government gave all chances for peace to take root. One may argue that another
congregation of political parties should have been convened to take their consent for
military action. However, the government had perhaps run out of both options and patience.
The Pakistan Tehreek-e-Insaaf (PTI) may revolt against the decision of the government to
take on the militants’ hideouts in North Waziristan. One of the strengths of the PTI is that it
is vociferous; one of the weaknesses of the PTI is that it is impractical. The PTI has failed to
persuade the militants hailing from its area of influence to desist from attacks on the
mainland of Pakistan. The main excuse the PTI used to give was that the drone strikes were
creating militants, yet drone strikes remained halted for the past six months and despite
that attacks continued. Hence, the PTI was left with no justification for opposing the military
operation.

Conducting a military operation is no doubt an arduous task because of two reasons: first,
the region is quite large and has a forbidding physical terrain; second, there are several
hideouts of local and foreign militants who have taken refuge in the area for years, who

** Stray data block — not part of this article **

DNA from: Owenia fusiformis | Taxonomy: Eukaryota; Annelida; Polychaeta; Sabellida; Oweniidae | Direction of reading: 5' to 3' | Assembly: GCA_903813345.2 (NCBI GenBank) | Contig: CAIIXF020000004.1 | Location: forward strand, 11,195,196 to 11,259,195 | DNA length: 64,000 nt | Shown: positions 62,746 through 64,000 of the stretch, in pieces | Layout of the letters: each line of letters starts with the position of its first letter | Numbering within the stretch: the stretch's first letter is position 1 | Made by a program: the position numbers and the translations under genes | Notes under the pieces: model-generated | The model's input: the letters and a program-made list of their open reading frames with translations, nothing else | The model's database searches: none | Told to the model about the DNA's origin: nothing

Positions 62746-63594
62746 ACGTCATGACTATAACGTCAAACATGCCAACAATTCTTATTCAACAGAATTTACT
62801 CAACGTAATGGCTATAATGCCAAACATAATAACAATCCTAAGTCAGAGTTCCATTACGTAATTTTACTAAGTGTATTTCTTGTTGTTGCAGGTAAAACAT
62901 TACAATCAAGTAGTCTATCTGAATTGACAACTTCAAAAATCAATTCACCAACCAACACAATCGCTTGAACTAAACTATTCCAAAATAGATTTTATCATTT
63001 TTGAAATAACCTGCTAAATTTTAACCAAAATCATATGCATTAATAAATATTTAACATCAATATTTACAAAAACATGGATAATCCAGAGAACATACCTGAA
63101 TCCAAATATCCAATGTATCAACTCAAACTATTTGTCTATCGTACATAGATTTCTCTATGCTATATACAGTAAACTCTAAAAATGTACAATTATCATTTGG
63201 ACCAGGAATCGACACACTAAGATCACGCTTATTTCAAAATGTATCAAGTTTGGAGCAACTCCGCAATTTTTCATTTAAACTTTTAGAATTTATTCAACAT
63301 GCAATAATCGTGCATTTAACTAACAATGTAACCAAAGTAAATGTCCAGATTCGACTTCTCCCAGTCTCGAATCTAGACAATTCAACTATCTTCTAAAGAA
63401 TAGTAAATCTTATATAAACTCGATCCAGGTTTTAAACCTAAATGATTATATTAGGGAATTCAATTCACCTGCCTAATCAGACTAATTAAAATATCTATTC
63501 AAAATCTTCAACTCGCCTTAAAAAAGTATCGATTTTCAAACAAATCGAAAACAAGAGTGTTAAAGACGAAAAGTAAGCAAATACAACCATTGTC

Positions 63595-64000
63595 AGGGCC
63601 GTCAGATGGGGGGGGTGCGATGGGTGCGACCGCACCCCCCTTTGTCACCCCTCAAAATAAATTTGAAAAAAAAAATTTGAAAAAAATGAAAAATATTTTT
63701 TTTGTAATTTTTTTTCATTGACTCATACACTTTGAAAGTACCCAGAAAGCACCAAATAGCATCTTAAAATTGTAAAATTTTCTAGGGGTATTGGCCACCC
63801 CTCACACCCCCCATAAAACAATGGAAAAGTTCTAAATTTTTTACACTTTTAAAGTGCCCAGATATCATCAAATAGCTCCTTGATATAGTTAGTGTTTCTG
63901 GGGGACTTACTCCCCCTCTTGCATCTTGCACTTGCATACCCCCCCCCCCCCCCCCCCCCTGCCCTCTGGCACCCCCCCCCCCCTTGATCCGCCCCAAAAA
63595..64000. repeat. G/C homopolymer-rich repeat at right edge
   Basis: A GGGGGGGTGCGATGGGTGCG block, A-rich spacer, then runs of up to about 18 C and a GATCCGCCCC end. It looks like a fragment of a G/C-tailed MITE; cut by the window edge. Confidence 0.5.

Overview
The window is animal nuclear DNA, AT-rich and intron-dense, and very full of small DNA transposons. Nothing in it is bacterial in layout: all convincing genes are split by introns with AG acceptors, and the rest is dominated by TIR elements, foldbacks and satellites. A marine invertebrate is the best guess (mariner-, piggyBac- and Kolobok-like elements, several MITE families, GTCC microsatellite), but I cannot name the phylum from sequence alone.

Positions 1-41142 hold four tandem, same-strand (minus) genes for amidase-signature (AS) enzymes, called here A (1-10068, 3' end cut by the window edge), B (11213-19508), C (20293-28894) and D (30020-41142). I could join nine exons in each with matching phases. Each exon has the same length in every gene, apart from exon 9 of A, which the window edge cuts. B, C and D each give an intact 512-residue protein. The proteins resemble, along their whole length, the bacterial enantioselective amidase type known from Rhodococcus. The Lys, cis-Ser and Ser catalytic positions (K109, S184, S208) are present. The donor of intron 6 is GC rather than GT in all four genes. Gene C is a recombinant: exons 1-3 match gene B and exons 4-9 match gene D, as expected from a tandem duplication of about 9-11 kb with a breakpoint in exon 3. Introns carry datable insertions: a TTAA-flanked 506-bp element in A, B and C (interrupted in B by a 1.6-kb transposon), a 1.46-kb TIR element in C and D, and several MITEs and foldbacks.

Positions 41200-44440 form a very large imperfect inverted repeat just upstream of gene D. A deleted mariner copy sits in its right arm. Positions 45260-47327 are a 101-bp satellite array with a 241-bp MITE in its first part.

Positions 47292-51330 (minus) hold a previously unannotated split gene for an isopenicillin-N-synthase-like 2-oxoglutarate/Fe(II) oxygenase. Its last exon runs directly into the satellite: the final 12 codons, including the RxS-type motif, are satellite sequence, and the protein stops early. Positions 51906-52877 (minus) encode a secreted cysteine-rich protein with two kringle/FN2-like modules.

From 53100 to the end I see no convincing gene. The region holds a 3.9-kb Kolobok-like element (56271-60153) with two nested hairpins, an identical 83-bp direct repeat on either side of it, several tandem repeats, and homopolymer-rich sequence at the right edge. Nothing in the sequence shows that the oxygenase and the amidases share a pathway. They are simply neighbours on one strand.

might have constructed ditches and caves, and who are well acquainted with the region.
The abrupt air strikes on them must have taken them by surprise. They are not fully aware
that the combination of guerilla warfare and mountainous terrain is unsuccessful in this age
in the face of drone technology, which has changed the landscape of war. Operation Zarb-
e-Azb is the beginning of the end of the supremacy of the militants. The operation indicates
that both the government and the military are ready to break with the militants whose
fighting spirit endeared them to Pakistanis during the Afghan war (1979-1991). No doubt, it
is expected that a fierce battle may erupt once the air strikes subside and the ground
troops move in, and it is also expected that the spate of suicide bombings will escalate in
civilian areas; however, it is also known that the militants will suffer defeat. The army must
be aware that conflicts can be won by bleeding the enemy to death (through drone strikes)
without even putting boots on the ground. There is no hurry in getting the results. The army
must bide its time.

The operation also indicates that Pakistan is coming out of Cold War associations and
shedding its dependence on non-state actors to do its bidding. Similarly, Pakistan has
decided to tell the militants that Pakistan was a product of a democratic decision and any
kind of authoritarian decisions will be unable to rule over it. Moreover, Pakistan has finally
decided to preserve its way of life instead of acquiescing in the militants dictating a
medieval way of life. Nevertheless, the people of North Waziristan should review their tribal
traditions of hospitality and offering refuge to the weak and innocent, which are exploited by
foreigners to the detriment of the locals.